We are in the season of scams, malware, and hacks, putting many of us at risk when it comes to the use of the internet. The rise in the use of smartphones and tablets as well as other machines that may require an internet connection is making matters worse.
These are the basis under which February 6 was set aside to celebrate Safer Internet Day. This year’s theme, “Create, connect and share respect: A better internet starts with you”, will bring stakeholders across the world together to discuss ways of creating a better internet for everyone considering the threats out there.
— UNODC (@UNODC) February 6, 2018
As part of activities to mark the day, here are some security measures we can take to ensure a less dangerous use of the internet.
Be careful of what you share online
We are often ready to share our personal information online without looking at the potential risks. Let’s be very careful with what we share, especially our personal information. The hackers are out there; ready to impersonate you or guess your logins and passwords if you don’t heed this warning.
Use complex passwords
Always create strong passwords for all your accounts in order to ensure your personal and financial information are safe. According to a software company, McAfee, if you reuse your passwords, a hacker can take the leaked data from one attack and use it to log in to your other accounts. The company advises the use of a password manager to help store and create strong passwords for all accounts. You could also check if your account has multi-factor authentication. Here, several pieces of information would be asked to verify your identity. And when you want to log into your account too, you would need to enter a code that is sent to your phone, as well as your password and passphrase. Do change your passwords regularly to remove the chance of your account being accessed.
Check what you click
Many a time, spam emails, “free” offers, click bait and online quizzes lure us into clicking dangerous links and revealing our personal information. Avoiding these basically means being wary of offers that demand too much information from us or those that are too convincing.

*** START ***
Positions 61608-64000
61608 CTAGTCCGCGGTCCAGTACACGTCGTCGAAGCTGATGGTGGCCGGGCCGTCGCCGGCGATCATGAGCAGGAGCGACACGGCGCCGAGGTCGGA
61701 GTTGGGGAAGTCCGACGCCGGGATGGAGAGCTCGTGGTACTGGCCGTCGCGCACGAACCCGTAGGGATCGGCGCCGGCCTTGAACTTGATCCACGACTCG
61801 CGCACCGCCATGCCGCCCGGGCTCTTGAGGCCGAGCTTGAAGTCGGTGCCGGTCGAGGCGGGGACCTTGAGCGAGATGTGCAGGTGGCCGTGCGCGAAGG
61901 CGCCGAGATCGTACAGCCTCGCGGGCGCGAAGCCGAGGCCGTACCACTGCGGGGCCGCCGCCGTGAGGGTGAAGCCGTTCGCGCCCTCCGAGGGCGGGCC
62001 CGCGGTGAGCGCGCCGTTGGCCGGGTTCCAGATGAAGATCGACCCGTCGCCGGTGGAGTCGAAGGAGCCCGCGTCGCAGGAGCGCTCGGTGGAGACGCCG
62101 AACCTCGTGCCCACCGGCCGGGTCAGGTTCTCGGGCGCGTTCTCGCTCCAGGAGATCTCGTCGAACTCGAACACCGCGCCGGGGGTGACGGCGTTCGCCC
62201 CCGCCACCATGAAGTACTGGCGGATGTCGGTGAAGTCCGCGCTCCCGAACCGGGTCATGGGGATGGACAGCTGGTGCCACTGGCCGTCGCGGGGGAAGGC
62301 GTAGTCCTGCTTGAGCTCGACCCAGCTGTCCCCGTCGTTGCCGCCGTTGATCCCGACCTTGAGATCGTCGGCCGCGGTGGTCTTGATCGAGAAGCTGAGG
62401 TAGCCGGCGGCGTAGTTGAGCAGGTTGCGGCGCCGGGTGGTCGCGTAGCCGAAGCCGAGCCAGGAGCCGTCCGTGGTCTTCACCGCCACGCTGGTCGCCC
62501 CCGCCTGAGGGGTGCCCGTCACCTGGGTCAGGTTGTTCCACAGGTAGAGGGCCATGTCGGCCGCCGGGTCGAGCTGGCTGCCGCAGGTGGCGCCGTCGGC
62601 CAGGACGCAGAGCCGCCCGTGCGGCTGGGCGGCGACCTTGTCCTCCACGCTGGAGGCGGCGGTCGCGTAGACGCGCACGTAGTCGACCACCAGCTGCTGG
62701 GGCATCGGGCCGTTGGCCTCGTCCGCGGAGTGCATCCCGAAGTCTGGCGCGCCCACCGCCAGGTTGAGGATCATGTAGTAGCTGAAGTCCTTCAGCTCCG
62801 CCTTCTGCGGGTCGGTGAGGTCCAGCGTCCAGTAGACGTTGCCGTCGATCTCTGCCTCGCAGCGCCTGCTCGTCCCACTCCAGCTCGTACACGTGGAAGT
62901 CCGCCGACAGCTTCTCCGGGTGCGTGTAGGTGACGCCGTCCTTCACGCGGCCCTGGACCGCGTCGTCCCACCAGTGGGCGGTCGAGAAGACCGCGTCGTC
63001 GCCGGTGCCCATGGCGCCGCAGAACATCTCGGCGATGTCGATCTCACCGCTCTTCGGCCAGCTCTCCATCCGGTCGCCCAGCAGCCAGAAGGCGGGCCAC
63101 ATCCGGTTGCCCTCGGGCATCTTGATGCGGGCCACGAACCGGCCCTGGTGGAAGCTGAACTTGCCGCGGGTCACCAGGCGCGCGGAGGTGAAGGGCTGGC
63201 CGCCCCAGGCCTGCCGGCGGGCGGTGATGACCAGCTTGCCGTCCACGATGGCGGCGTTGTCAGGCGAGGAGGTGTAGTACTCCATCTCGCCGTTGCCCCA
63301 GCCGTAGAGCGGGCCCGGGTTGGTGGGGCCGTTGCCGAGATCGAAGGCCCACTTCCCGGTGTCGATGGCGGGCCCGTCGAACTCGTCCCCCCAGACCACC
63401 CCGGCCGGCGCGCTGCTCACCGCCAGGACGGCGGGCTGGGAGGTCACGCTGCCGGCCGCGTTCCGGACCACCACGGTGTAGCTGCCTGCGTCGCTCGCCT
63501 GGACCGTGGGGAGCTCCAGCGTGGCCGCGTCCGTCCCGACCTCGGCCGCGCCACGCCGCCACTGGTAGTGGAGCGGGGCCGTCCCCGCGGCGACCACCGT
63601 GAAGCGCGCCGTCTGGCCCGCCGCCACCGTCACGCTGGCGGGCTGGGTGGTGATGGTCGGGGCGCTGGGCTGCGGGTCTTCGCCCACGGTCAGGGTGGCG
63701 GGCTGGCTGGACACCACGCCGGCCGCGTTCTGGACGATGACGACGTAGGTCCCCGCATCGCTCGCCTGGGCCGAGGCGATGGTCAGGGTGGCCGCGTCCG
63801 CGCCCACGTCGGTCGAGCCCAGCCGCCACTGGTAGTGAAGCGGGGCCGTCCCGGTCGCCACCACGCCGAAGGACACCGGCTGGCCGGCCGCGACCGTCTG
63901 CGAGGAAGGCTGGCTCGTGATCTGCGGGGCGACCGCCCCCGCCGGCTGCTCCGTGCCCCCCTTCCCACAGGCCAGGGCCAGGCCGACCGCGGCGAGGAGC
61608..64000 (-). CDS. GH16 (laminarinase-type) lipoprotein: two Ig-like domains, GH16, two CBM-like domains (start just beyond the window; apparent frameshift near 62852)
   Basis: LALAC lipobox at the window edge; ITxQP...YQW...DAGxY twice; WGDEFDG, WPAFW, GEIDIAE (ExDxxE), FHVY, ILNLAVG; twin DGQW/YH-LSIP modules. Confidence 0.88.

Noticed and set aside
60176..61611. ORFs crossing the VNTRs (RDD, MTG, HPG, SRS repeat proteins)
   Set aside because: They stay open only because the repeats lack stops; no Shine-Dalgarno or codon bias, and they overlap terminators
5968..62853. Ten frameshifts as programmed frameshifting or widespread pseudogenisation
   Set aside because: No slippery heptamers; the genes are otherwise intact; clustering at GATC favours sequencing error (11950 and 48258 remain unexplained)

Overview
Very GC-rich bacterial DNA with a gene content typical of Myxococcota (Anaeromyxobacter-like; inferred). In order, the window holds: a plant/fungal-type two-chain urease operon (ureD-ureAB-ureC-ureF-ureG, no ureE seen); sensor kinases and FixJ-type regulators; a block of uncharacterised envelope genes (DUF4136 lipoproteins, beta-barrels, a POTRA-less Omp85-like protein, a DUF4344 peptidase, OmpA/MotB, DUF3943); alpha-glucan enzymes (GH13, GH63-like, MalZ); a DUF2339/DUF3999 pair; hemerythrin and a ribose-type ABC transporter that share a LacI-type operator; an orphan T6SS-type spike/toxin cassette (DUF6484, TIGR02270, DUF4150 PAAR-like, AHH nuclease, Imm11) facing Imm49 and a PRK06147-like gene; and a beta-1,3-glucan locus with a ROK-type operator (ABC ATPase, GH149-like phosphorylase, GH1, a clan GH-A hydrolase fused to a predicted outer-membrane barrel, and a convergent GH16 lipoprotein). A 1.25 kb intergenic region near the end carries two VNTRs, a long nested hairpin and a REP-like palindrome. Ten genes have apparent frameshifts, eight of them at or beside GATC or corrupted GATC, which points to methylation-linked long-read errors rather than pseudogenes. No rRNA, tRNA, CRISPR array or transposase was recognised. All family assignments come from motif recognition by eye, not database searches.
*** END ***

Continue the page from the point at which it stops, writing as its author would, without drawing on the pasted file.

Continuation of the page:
Access your accounts from secure locations
Many of us take this for a ride. We tend to jump on to free WiFi at restaurants, coffee shops, and other public places, forgetting that the network may have been compromised and that could give a thief all the time he needs to collect all your data. Webroot.com advises that if you must access the accounts, you might want to look into a VPN (Virtual Private Network) to ensure an encrypted connection to your home or work network.
Beware of online shopping
When shopping online, or visiting websites for online banking or other sensitive transactions, always make sure that the site’s address starts with “https”, instead of just “http”, and has a padlock icon in the URL field, McAfee advises. This basically tells you that the account is secure and so cannot be easily intercepted by others. You are also warned about websites that have bad grammar or spelling errors in their addresses, as those could be copycats of legitimate websites.
Check threats from your mobile phone
Your mobile phone is often in danger to risky apps and links sent sometimes in the form of a text message. Basically, know what to click and only download apps from official app stores. Always do this only after reading what other users have to say about the app.
Your security software must always be enabled on your phone too.
Your software should always be updated to enable you to have the latest security patches. Your security software must also be set to run regular scans. If you do not want to worry about all these, internet security experts advise that you always turn on your automatic updates.
Be careful who you meet online
We meet so many people online but scores of them are often not who they claim to be. According to InfoWorld, fake social media profiles are usually used by hackers on unsuspecting web users. So be cautious of your social life online. Always!